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"Bazooka: The Battles Of Wilfredo Gomez" Points Up Need For Sports Archive In P.R.

By Gabrielle Paese

December 5, 2003
Copyright © 2003 PUERTO RICO HERALD. All Rights Reserved.

When filmmaker Mario Diaz began work on "Bazooka: The battles of Wilfredo Gomez," he contacted TV stations and boxing organizations in Puerto Rico in search of TV clips for any of Gomez's 48 pro fights.

"The biggest hurdle was finding footage," said Diaz, a 1993 NYU film school graduate. "It was really hard, especially for Wilfredo's earliest fight. I put out feelers everywhere. And then two weeks ago I got a call from someone who told me, ŒI have Wilfredo's championship fight.'

"A big fight like that and no one [TV stations, boxing entities] had footage and I'm illustrating it with stills. He had this old tape with mold," said Diaz. "I had to go back into the film and insert it. I showed it at Lincoln Center with the stills. [In Puerto Rico] I showed the new version for the first time."

Boxing fans in Puerto Rico raved about Diaz's documentary, which chronicles the ups and downs of Gomez's life. The film has been shown several times in Puerto Rico on sports Channel 13 and will be seen on HBO Latino in April of 2004. It debuted at Lincoln Center to a full house last month and drew standing room only crowds for its recent showings at Harvard University and in New York's El Barrio.

"Bazooka" is Diaz's fourth documentary about Puerto Rico. He made his first in 1998, entitled "Ser Puertorriqueno" and his second "Clase Artistica," followed Puerto Rican artists in both New York and on the island. "!Viva Cepeda!" was his other sports-related work. It details the life of baseball Hall-of-Famer Orlando Cepeda and was made in 2001, the year Cepeda was inducted into Cooperstown.

Diaz said he didn't have sports documentation in mind when he made "!Viva Cepeda!" or "Bazooka."

"For both documentaries I dug deep into who they were on the court, so to speak, but also behind the scenes," said Diaz, whose favorite sport is basketball. "They were people who were revered and idolized to a certain extent. But with somebody like that I want to admire them, but also want to get them as human beings, not just sports figures."

While he didn't have history in mind, Diaz's work will go down that way, mostly because "Bazooka" marks the first time anyone has put together a film compendium of the boxer, who is just 47. Footage searches notwithstanding, Diaz said Puerto Rico's total and complete disregard for keeping track of sports history "is almost a runing joke."

Elliott Castro, curator for last year's Roberto Clemente exhibit at the Puerto Rico Museum of Art, said a better effort needs to be made.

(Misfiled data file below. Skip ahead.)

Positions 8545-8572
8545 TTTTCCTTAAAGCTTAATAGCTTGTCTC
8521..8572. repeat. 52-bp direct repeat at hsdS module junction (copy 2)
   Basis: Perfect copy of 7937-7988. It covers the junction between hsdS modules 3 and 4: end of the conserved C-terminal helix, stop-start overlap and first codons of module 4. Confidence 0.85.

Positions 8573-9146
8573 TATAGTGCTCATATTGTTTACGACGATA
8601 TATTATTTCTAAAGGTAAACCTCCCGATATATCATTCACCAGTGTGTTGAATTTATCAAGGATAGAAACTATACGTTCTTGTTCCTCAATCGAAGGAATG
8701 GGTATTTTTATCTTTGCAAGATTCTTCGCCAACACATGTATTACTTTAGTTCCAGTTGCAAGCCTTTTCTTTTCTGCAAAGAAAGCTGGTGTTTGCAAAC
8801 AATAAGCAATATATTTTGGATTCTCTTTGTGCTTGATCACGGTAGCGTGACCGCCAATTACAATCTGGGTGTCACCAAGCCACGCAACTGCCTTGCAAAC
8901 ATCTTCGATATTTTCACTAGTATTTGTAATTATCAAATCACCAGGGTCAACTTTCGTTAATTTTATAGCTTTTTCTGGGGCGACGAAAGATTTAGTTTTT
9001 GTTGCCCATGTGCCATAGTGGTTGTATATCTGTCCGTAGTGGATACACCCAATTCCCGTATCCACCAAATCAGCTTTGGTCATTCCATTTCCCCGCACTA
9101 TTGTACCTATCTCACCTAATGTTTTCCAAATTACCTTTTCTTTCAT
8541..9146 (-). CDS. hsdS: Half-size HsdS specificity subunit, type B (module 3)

"For Roberto Clemente's entire career playing winter league baseball we hardly have any footage. We have all this tape from Pittsburgh," said Castro, who added that the collection featured just one photograph from Clemente's rookie year in the Puerto Rican winter league. "A government agency should set aside some kind of money. The P.R. Olympic Commitee could get it started. Right now there is stuff all over the place. There are people who have great collections but are waiting for someone to offer them some money for them because they've made a big investment."

For example, Castro said veteran sportscaster Ramiro Martinez actually has footage of every single one of Gomez's 44 victories but is looking only to sell the collection.

Castro cited three huge gaps in Puerto Rico's sports archive.

"The multisport games Puerto Rico hosted like the 1966 Central American-Caribbean Games and the 1979 Pan Am Games are not at all archived," said Castro, who added that he salvaged some TV footage from the garbage cans at Channel 6. "Most of the great Superior Basketball League games of the 1970s are not available because the TV stations didn't bother to archive. No one has it. The third weak spot is boxing. Puerto Rico played host to some of the best fights in the world in the 1970s and the footage is here and there, none of it organized. Some of it was never saved."

Despite the need for more documentaries like "Cepeda" and "Bazooka," Diaz said he didn't think he was the person to help put Puerto Rico's archive together. The Cupeyville School graduate, who was born and raised in Rio Piedras, said he wants to make feature films.

"I don't have a huge interest in documenting everything related to sports," Diaz said. "I did this because I found it compelling. It was more a human interest story. The people over at the museum [of Sports in Guaynabo] are committed to documenting it and have started to digitize old stills. They are trying to put together a video library. What Puerto Rico [sports] really needs is someone to take charge.